There has been a lot of talk in Packer Nation this off-season about the linebacker position. Questions still need to be answered about the OLB position, the veterans Clay Matthews and Nick Perry as well as up-and-comers Vince Biegel, Kyler Fackrell and Reggie Gilbert. Inside, Blake Martinez lived up to the name “Machinez” in 2017 and the Packers drafted Oren Burks in the third round who was brought in largely for his upside and ability to cover receivers. But one of the Packers’ linebackers also had a good 2017 and got little credit for it. Let’s talk about the Packers’ “forgotten” linebacker.
Every defensive coordinator knows that stopping the run is job one in the NFL. If a team can consistently run the ball it not only will likely stay with the run as it is a safe play, but also will cause a lot more headaches pulling out play-action and passing. The Packers have been a good run stuffing team since the year they were forced to move Clay Matthews inside to take care of a soft middle. Inside linebackers are important and the focus for Packers fans has largely been the ability of inside linebackers to play cover. This makes sense in a pass friendly league and on a defense that has struggled to keep good quarterbacks and particularly good qb/tight end duos in check for years.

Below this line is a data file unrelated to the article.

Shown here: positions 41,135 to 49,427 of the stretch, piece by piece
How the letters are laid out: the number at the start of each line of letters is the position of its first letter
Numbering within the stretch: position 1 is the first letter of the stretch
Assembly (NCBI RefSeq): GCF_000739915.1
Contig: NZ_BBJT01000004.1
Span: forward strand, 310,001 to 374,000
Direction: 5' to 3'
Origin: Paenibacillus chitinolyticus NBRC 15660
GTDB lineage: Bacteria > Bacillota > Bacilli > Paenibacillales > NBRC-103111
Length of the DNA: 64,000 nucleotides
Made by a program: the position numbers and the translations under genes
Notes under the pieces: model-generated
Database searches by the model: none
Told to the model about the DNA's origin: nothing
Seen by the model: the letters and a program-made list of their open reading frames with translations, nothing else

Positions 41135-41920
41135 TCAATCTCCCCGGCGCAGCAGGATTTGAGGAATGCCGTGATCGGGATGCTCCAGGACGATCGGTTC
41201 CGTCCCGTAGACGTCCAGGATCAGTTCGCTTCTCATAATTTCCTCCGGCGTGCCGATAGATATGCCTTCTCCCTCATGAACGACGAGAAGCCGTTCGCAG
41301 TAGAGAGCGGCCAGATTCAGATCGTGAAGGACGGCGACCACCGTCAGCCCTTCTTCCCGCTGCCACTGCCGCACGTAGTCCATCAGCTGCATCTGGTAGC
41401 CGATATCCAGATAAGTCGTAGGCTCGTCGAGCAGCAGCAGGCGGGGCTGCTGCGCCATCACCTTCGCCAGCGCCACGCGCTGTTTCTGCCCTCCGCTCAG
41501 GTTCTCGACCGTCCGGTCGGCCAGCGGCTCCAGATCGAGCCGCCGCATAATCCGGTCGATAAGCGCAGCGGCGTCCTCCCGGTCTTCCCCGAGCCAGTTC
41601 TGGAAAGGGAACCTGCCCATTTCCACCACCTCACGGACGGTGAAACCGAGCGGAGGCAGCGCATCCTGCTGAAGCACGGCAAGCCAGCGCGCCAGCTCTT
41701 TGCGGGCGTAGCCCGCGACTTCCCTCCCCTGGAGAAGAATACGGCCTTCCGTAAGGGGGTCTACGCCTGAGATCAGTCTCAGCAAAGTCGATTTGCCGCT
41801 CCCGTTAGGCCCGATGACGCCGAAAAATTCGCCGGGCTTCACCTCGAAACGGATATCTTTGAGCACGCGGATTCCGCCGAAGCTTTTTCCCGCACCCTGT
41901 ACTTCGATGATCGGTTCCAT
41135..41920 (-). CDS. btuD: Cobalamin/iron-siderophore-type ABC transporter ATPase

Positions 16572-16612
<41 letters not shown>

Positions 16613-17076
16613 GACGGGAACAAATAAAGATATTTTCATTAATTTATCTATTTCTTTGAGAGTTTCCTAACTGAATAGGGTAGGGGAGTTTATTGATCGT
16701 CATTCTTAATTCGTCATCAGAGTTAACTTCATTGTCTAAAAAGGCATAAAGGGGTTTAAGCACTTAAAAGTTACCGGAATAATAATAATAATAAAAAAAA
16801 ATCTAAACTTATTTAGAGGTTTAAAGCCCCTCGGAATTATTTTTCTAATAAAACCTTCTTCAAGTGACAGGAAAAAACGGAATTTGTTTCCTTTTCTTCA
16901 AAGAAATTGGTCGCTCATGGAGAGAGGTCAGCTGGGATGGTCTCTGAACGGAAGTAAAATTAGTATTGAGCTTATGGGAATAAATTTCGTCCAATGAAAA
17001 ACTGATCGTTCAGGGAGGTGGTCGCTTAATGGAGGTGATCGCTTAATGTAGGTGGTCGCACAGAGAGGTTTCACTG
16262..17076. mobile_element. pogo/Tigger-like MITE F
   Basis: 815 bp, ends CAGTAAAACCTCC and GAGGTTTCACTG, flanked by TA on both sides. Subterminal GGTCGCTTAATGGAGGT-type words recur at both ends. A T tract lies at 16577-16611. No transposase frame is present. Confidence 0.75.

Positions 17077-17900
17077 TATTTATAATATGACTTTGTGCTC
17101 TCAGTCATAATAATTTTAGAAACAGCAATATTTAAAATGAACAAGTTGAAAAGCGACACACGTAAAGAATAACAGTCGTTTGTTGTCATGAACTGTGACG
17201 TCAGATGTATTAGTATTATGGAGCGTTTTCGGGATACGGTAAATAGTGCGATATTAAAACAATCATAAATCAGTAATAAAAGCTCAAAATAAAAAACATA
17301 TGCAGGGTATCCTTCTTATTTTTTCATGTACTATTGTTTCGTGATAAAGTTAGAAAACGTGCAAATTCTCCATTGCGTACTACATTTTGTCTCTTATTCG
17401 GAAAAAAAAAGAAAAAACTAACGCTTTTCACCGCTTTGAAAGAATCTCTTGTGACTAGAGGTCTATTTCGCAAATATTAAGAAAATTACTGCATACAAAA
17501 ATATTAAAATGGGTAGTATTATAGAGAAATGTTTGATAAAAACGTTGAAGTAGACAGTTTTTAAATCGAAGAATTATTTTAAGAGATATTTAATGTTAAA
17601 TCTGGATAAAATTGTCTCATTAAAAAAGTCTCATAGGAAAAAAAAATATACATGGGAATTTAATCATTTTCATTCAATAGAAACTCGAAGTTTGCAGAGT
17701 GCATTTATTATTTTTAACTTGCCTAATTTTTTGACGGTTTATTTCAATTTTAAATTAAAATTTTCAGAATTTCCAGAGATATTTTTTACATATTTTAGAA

One inside linebacker who has recently received notoriety is the one that has been largely overlooked by Packer Nation. That ILB is Jake Ryan. Ryan was brought in as a run-stuffer and has proven up to the task, recording 82 tackles, 25 assists, with no sacks in 2016. But Ryan showed consistency in 2018, recording 81 tackles with 29 assists in 2017 and adding one sack to his stats. This for an inside linebacker who was often off the field on passing downs as his coverage skills are not his forte.
Recently, Pro Football Focus put out an article outlining inside linebackers’ run-stop percentage. Jake Ryan was tied for 5th on that list with two other ILB’s including Reuben Foster and Kevin Minter. But Ryan would be arguably the best of the lot as he recorded 269 snaps against the run and had 30 stops for a run stop percentage of 11.2.
So in all the hooplah about Blake, don’t forget the Jake. The run game is important and the Packers have been quite good at it recently, partly due to the stalwart contribution of Jake Ryan. It is a passing league but guys like Ryan still help by forcing opponents to throw and by putting them in unfavorable down-and-distance situations. Jake Ryan has been a consummate Packer and I am sure will not “go softly into this dark night”. Competition at the position is always good and Ryan does not seem to fit the “mold” as to where the ILB position is drifting but as of right now, he is making a valuable contribution.